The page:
In today’s age of restructuring, companies are seeking cost savings and synergies left and right. A global and more competitive chemical industry dictates calls for a well-oiled organization that can compete on a cost and technical basis to serve demanding customer needs.
However, simply mashing disparate businesses together into operating units does not generate any real value.
This is especially true for specialty chemical companies, which tend to serve a variety of end markets.
Rogerson is striving to take the company out of Chapter 11 bankruptcy by March 2010 – a year after its filing.
“In the past, a lot of time was spent force-feeding a common strategy for all the businesses. But the fact is, there isn’t one,” he said. “There is no one strategy that covers crop protection, petroleum additives, urethanes and pool and spa.”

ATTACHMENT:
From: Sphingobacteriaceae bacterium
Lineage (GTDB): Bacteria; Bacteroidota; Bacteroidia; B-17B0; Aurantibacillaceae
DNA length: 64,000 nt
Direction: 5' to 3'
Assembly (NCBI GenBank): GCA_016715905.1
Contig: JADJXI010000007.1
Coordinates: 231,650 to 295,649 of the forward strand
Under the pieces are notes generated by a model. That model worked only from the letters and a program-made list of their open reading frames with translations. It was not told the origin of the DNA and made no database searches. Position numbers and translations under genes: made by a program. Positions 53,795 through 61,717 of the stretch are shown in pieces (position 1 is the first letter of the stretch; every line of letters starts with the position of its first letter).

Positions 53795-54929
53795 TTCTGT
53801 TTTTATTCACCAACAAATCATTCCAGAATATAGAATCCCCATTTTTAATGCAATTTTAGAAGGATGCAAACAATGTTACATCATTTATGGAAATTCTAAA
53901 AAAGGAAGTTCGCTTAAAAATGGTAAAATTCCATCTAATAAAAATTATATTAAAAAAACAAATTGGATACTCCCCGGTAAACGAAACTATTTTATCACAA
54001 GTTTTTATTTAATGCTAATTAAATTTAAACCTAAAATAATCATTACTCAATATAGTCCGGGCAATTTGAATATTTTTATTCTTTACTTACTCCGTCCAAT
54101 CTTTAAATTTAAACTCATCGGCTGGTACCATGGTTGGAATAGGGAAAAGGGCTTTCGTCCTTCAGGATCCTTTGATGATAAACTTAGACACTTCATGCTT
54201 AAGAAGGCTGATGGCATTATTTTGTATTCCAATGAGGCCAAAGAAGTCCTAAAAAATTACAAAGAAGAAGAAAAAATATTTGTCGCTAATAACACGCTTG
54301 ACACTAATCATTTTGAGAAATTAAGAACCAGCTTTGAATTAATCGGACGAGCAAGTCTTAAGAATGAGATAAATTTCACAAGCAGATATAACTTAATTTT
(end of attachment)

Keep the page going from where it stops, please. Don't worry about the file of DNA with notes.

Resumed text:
And that’s OK, he said. The businesses can make decisions separately, as well as take advantage of certain shared services such as IT (information technology) systems.
Chemtura has submitted a 5-year long-range business plan to the unsecured creditors committee and set an October 30 deadline for all claims against it – the first steps in valuing the company’s assets and liabilities so it can emerge from bankruptcy.
The plan recognizes the differences between Chemtura’s many businesses. The strategies in the plan are business-specific and driven by the analysis of each one’s competitive advantages, he said.
If employees are force-fed a strategy that doesn’t apply, there is inevitably going to be that lack of belief that the strategy can be executed.
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